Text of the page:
An investigation and eventually a recall on snapping rear axles on Ford’s Windstar minivan wasn’t enough to save the life of Sean Bowman of Massachussetts. A 28 year-old father of two and Coast Guard veteran, Bowman’s family received an official recall notice in the mail from Ford a week after the he had died in a crash behind the wheel of his Windstar – an accident his family alleges was the direct result of a rear axle that snapped while Bowman was on his way to community college.
Bowman’s family is considering legal action against Ford, stating that the severity of the recall demanded more immediate action. “This is not your average, everyday recall. This is your rear axle can break, you can lose control of your vehicle, your wheels can fall off,” Bowman’s wife told The Associated Press.
Ford says that it fulfilled its legal requirement by notifying customers with vehicles affected by the recall.
After the story of Bowman’s death broke, Ford announced it would expand the recall to an additional 37,000 Windstar minivans, bringing the recall total to 612,000. The initial recall was only for vans in certain colder states where it was deemed corrosion was a factor in the snapping axles. The expanded recall now includes all 2003 vehicles and also now encompasses the state of Utah.
The recall itself has been a significant problem for Ford, as new axles had to be manufactured, causing a long wait for owners. As a result, Ford offered to either pay for rental vehicles for customers with affected vehicles, or to even buy back the minivans. The latter choice is proving the more cost effective for Ford, with most of the vans now quite old and their value quite low. Some customers waiting for the repair have had their vehicles parked on Ford dealer lots for over four moths.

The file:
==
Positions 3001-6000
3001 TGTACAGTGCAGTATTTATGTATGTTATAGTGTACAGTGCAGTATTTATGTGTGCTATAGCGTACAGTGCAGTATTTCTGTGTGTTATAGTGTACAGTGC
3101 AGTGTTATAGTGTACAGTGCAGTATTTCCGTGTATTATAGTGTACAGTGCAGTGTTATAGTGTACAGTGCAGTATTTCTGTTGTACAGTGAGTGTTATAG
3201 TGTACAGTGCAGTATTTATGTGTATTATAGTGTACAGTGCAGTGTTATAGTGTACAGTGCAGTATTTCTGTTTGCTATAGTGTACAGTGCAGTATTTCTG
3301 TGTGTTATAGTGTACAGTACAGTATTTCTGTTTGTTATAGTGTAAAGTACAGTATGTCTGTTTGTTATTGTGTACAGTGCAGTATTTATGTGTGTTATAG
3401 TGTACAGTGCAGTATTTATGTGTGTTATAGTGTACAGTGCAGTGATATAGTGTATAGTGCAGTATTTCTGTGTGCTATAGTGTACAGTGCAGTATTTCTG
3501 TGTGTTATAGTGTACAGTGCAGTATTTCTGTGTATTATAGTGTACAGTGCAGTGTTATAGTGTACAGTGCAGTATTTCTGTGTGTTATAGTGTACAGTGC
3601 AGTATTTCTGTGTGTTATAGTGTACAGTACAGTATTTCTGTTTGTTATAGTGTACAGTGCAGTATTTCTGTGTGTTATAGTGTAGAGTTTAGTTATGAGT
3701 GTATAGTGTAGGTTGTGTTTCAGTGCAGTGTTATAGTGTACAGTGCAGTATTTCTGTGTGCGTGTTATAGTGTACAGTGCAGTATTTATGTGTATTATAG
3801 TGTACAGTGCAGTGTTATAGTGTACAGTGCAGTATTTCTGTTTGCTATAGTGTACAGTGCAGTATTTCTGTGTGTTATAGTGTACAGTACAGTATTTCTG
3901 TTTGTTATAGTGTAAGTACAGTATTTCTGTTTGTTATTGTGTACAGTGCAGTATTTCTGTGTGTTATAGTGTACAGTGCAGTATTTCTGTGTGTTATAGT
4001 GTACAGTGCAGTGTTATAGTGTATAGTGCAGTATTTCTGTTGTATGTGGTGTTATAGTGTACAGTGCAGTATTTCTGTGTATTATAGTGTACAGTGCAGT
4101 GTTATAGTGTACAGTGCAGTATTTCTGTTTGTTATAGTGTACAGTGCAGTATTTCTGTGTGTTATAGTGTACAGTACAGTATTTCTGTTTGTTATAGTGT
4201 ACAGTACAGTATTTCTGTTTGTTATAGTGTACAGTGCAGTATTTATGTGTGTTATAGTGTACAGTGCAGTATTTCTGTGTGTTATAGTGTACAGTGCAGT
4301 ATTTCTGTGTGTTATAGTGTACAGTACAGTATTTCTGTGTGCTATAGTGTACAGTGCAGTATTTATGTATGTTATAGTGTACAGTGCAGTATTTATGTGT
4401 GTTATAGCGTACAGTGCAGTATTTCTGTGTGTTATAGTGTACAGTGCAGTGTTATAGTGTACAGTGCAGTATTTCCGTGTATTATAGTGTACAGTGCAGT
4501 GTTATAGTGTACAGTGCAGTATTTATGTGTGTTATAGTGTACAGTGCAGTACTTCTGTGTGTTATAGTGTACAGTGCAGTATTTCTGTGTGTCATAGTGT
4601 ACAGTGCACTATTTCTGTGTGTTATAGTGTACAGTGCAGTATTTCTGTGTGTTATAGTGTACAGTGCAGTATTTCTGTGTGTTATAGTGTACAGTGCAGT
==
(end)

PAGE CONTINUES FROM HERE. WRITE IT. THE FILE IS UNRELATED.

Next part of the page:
Ford may face increasing threats of legal action over this issue, as there is likely to be a high number of recalled vehicles on the road that remain unrepaired. According to the National Highway Traffic Safety Administration (NHTSA), 70 percent of recalled vehicles are repaired within the first 18 months, however, that number is generally much lower when recalls are issued for older vehicles.
UPDATE: The Ford Windstar is now under investigation by NHTSA for rusting subframe issues. Click here to read the story.